However, while noting that access to information promotes transparency, accountability, and meaningful public participation, the Supreme Court of Canada reversed these decisions on the grounds that the initial decision of the IPC was unreasonable. The decision from the IPC failed to engage meaningfully with the legal and factual context against which section 12(1) of FIPPA operated. The legal and factual context was comprised of constitutional conventions and traditions surrounding Cabinet confidentiality and Cabinet’s decision-making process, including the role of the Premier within that process.

On the appeal to the Supreme Court of Canada, the government attacked the IPC’s ruling on the following grounds: (i) that the IPC’s interpretation of section 12(1) was inconsistent with the purpose of the exemption to broadly protect Cabinet confidentiality; (ii) that the ruling established a heightened evidentiary test which had required Cabinet Office to show a link between items in the mandate letters to a specific Cabinet meeting in order to be exempt; and (iii) that the ruling found improperly that the letters were simply “topics” and “subjects” of Cabinet meetings.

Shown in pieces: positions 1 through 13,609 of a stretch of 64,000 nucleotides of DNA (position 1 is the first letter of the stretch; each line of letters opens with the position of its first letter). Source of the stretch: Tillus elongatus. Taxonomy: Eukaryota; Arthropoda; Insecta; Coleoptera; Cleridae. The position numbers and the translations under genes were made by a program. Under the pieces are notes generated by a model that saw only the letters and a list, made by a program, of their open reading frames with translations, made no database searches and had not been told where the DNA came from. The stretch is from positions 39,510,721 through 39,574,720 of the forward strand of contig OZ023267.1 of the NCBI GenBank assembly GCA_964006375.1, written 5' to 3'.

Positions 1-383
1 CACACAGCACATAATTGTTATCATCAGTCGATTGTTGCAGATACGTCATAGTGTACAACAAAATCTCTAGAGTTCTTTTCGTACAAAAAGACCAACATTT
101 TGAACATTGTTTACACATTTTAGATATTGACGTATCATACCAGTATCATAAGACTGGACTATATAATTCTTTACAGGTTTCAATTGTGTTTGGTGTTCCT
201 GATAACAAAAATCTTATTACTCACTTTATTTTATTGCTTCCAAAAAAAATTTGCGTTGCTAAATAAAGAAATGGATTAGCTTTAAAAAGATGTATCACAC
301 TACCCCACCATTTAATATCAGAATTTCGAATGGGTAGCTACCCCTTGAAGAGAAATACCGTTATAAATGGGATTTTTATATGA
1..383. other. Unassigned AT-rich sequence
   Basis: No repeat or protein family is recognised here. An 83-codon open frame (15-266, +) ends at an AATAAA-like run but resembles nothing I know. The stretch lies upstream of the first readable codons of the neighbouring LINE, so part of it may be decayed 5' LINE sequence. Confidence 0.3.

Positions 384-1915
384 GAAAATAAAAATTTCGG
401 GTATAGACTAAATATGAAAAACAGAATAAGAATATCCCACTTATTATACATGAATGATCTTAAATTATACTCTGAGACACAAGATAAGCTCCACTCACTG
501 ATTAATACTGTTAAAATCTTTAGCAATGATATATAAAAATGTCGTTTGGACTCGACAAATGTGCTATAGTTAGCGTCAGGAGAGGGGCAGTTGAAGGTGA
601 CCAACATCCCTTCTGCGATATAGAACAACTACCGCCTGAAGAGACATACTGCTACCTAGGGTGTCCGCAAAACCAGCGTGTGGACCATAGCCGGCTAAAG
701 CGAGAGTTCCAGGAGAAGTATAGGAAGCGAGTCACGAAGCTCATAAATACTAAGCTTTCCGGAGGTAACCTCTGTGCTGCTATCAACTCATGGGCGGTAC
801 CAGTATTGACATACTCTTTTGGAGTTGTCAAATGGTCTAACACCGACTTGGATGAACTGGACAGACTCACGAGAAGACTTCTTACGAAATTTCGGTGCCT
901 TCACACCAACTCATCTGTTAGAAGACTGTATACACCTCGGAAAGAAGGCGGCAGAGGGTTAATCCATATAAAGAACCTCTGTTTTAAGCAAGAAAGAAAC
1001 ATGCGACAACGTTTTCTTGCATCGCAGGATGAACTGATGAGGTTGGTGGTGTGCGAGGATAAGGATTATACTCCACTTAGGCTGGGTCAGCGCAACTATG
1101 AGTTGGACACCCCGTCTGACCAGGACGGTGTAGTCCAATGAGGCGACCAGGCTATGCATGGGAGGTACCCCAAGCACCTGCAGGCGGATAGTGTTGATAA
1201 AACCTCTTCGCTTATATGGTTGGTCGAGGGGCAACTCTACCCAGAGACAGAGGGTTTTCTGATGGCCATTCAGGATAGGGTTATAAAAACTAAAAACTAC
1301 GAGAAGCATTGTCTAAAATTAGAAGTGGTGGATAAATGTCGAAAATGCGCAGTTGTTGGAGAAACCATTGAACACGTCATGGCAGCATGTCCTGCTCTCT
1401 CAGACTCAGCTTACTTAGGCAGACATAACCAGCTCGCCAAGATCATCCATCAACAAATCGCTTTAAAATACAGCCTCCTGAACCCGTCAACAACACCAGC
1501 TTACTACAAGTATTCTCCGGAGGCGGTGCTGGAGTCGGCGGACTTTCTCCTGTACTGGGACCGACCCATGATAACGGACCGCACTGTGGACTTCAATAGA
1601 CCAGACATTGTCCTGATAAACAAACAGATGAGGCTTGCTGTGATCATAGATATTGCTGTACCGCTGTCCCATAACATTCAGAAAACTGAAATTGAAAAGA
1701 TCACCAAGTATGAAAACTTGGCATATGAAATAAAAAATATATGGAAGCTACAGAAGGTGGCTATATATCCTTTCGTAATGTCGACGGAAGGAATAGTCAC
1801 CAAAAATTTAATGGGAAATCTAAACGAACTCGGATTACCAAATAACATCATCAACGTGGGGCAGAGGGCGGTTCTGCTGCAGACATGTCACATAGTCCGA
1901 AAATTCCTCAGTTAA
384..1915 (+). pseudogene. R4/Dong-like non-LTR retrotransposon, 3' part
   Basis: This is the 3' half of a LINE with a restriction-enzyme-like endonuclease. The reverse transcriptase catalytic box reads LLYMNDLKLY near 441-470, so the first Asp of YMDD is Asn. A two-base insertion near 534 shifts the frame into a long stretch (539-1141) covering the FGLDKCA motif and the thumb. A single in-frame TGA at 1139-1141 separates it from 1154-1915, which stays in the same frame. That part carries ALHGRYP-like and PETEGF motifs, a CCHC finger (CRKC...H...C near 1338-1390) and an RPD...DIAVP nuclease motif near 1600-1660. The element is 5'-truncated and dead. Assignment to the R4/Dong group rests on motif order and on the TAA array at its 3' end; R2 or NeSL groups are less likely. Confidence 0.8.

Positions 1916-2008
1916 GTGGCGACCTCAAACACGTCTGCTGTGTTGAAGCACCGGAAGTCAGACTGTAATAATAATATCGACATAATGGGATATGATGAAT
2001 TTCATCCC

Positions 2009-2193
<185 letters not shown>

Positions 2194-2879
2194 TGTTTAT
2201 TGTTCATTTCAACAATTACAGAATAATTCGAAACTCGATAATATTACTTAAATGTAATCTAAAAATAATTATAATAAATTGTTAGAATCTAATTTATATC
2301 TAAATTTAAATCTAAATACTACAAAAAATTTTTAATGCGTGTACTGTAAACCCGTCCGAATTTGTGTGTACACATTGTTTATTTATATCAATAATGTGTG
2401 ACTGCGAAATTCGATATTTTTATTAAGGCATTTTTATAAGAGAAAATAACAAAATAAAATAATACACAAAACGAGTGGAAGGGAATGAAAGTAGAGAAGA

The thrust of CBC’s argument was that the IPC’s decision should be upheld because public access to government-held information was vital to Canada’s democratic process. The CBC also argued that the government led no evidence that disclosure of the mandate letters would reveal the substance of any deliberations at any Cabinet meeting.

However, the Supreme Court of Canada found that section 12(1) of FIPPA created an exemption for Cabinet records and that this exemption represented a critical balance between public access to information and necessary spheres of confidentiality that permit our government to properly function and make decisions.